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Acquisition alert!

Sights and sounds from the 2019 Toronto Biennial live on as they enter the AGO Collection.

Caroline Monnet, The Flow Between Hard Places

Caroline Monnet, The Flow Between Hard Places, 2019. Ductal concrete, 243.8 x 121.9 x 61 cm. Collection of the Art Gallery of Ontario, Purchased with funds by exchange from a gift of Mrs. Jules Loeb, donated by the Ontario Heritage Foundation, 2021 (2020/138). Commissioned by the Toronto Biennial of Art. © Caroline Monnet. On view at Small Arms Inspection Building as part of the Toronto Biennial of Art (2019). Photo: Toni Hafkenscheid. Courtesy Toronto Biennial of Art.

The inaugural Toronto Biennial of Art, held in 2019, was an exciting first for the city. Curated by Candice Hopkins and Tairone Bastien, it showered the city with 72 days of free art at unique sites across the GTA, attracting nearly 300,000 visitors. Entitled The Shoreline Dilemma, the Biennial featured 161 artists and performers. Among highlights of the exhibition were new artworks by artists Caroline Monnet and Laurent Grasso. Commissioned and supported by the Biennial, these artworks have recently come into the AGO Collection, a lasting legacy of that moment, ripe with potential.   

An internationally renowned artist of Algonquin-French heritage, Caroline Monnet explores colonial histories and Indigenous representation through film and installation. Produced for the Biennial, in The Flow Between Hard Places, (2019), the first work by Monnet to enter the AGO Collection, she gives shape to sound, capturing in cement a three-dimensional soundwave more than two metres- tall. The sound? The Anishinaabemowin word pasapkedjinawong (“the river that passes between the rocks”), as spoken by Elder Rose Wawatie-Beaudoin.

Monnet is no stranger to that river – it’s the one her ancestors travelled, in the 19th century, from their home of Kitigan-Zibi Reserve to Toronto to deliver a letter to Lord Elgin so that parts of their traditional territory could be returned to them. As Monnet explains, “I love the idea of travelling a distance to have a voice and be heard, and that’s why I wanted to materialize sound into a monument.”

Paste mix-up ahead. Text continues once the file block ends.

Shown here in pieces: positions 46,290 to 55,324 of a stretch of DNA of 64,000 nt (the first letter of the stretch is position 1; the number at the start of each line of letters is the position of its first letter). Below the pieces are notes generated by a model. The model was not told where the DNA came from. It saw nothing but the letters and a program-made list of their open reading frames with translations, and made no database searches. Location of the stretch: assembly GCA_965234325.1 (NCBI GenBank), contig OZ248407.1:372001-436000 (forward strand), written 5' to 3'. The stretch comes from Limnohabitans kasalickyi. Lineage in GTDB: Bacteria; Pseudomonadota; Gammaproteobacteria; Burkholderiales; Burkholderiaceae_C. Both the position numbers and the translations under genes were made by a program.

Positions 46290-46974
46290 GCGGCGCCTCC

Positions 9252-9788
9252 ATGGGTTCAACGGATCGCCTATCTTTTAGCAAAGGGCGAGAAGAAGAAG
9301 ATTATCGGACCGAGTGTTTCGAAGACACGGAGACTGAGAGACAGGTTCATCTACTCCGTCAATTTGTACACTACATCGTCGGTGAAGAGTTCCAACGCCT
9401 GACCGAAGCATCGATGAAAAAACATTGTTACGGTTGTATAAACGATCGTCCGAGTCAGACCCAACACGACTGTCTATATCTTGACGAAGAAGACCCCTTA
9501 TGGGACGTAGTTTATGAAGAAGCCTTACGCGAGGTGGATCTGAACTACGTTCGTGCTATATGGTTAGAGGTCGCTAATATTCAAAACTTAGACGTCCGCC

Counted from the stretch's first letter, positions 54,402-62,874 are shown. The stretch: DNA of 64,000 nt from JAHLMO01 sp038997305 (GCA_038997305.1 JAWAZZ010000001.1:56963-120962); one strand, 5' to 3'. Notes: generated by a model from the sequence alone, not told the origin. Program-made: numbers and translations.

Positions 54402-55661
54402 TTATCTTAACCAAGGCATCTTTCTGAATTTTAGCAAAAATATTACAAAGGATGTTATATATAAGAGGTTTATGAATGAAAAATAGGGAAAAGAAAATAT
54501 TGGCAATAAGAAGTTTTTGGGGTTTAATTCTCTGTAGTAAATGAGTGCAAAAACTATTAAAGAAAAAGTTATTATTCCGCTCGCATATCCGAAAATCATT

The sculpture has a built-in soundtrack, and from it comes the sounds of white noise, water rippling and a voice repeating the word pasapkedjinawong. It’s important for people to have different types of monuments,” Monnet remarks. “In this case, the idea of using a sound and materializing into a sculpture that can become a monument is interesting, as is representing water as a monument… It’s also quite contemporary, because we need those movements still today, when it comes to the environment, Indigenous rights, or any human rights around the world – we need people who are willing to travel that distance to be heard.”

Laurent Grasso, Visibility is a Trap

Laurent Grasso, Visibility is a Trap, 2012 / 2019. Neon, transformer, dimmer. Collection of the Art Gallery of Ontario. Gift of Laurent Grasso and Sean Kelly Gallery, New York. Commissioned by Toronto Biennial of Art. © Laurent Grasso. On view at 259 Lakeshore Blvd. E. as part of the Toronto Biennial of Art (2019). Photo: Toni Hafkenscheid. Courtesy Toronto Biennial of Art.

First shown at the Jeu de Paume Museum in Paris in 2012 and subsequently at the Musée d’art contemporain de Montréal in 2013, Visibility is a Trap is an iconic work by esteemed French artist Laurent Grasso. The artist was invited to produce a new iteration of his neon sculpture for the 2019 Toronto Biennial of Art. Measuring more than nine metres long, the sculpture gives form to the ideas of famed French philosopher Michel Foucault in cool blue neon, mounted on a white wall. Visually and conceptually arresting, it simultaneously illuminates visitors while confronting them with a statement whose truthfulness they must test on their own. For Grasso, an artist who explores surveillance and observation through various forms of media including videos, painting, photography, neon works, as well as sculpture and architecture, the interplay between the viewer and the object is key.

The idea Grasso invokes is from Foucault’s 1975 book about prisons, Discipline and Punish, in which he describes the tension between seeing and being seen. “He who is subjected to a field of visibility,” wrote Foucault, “and who knows it, assumes responsibility for the constraints of power.”

In Grasso’s hands, that idea comes vividly to life when viewers contemplate their own visibility as illuminated by the work. Grasso is a recipient of the Meru Art*Science Award, the Chevalier de l’ordre des Arts et des Lettres and the Marcel Duchamp Prize; this is the first work of his to be acquired for the AGO Collection. 

The Toronto Biennial of Art will return in March 2022, and we couldn’t be more excited. For more information, visit And for more stories about contemporary art in Toronto, be sure to subscribe to the AGOinsider.

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